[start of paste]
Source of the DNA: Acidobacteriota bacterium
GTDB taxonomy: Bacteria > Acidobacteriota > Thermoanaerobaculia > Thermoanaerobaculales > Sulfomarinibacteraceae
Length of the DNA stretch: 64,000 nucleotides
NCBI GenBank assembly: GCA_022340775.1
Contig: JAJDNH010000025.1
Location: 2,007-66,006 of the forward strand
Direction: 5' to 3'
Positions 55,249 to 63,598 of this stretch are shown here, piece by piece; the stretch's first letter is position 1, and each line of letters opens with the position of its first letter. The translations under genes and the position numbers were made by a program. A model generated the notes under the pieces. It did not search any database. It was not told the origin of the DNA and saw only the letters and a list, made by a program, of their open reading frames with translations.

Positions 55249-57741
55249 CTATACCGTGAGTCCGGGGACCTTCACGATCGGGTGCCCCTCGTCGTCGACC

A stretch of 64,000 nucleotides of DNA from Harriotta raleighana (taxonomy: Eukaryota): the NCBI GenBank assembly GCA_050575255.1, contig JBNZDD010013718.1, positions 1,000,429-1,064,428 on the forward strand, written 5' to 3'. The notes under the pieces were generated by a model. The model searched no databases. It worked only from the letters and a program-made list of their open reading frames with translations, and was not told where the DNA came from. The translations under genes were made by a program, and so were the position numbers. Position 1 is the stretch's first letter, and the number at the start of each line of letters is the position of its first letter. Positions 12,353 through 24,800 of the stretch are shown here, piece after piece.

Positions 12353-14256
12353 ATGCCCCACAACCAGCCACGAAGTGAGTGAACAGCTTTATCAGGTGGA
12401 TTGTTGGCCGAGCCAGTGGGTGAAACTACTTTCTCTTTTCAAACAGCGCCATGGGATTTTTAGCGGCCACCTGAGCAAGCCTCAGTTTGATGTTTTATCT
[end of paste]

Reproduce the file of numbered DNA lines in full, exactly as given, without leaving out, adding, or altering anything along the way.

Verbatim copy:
Source of the DNA: Acidobacteriota bacterium
GTDB taxonomy: Bacteria > Acidobacteriota > Thermoanaerobaculia > Thermoanaerobaculales > Sulfomarinibacteraceae
Length of the DNA stretch: 64,000 nucleotides
NCBI GenBank assembly: GCA_022340775.1
Contig: JAJDNH010000025.1
Location: 2,007-66,006 of the forward strand
Direction: 5' to 3'
Positions 55,249 to 63,598 of this stretch are shown here, piece by piece; the stretch's first letter is position 1, and each line of letters opens with the position of its first letter. The translations under genes and the position numbers were made by a program. A model generated the notes under the pieces. It did not search any database. It was not told the origin of the DNA and saw only the letters and a list, made by a program, of their open reading frames with translations.

Positions 55249-57741
55249 CTATACCGTGAGTCCGGGGACCTTCACGATCGGGTGCCCCTCGTCGTCGACC

A stretch of 64,000 nucleotides of DNA from Harriotta raleighana (taxonomy: Eukaryota): the NCBI GenBank assembly GCA_050575255.1, contig JBNZDD010013718.1, positions 1,000,429-1,064,428 on the forward strand, written 5' to 3'. The notes under the pieces were generated by a model. The model searched no databases. It worked only from the letters and a program-made list of their open reading frames with translations, and was not told where the DNA came from. The translations under genes were made by a program, and so were the position numbers. Position 1 is the stretch's first letter, and the number at the start of each line of letters is the position of its first letter. Positions 12,353 through 24,800 of the stretch are shown here, piece after piece.

Positions 12353-14256
12353 ATGCCCCACAACCAGCCACGAAGTGAGTGAACAGCTTTATCAGGTGGA
12401 TTGTTGGCCGAGCCAGTGGGTGAAACTACTTTCTCTTTTCAAACAGCGCCATGGGATTTTTAGCGGCCACCTGAGCAAGCCTCAGTTTGATGTTTTATCT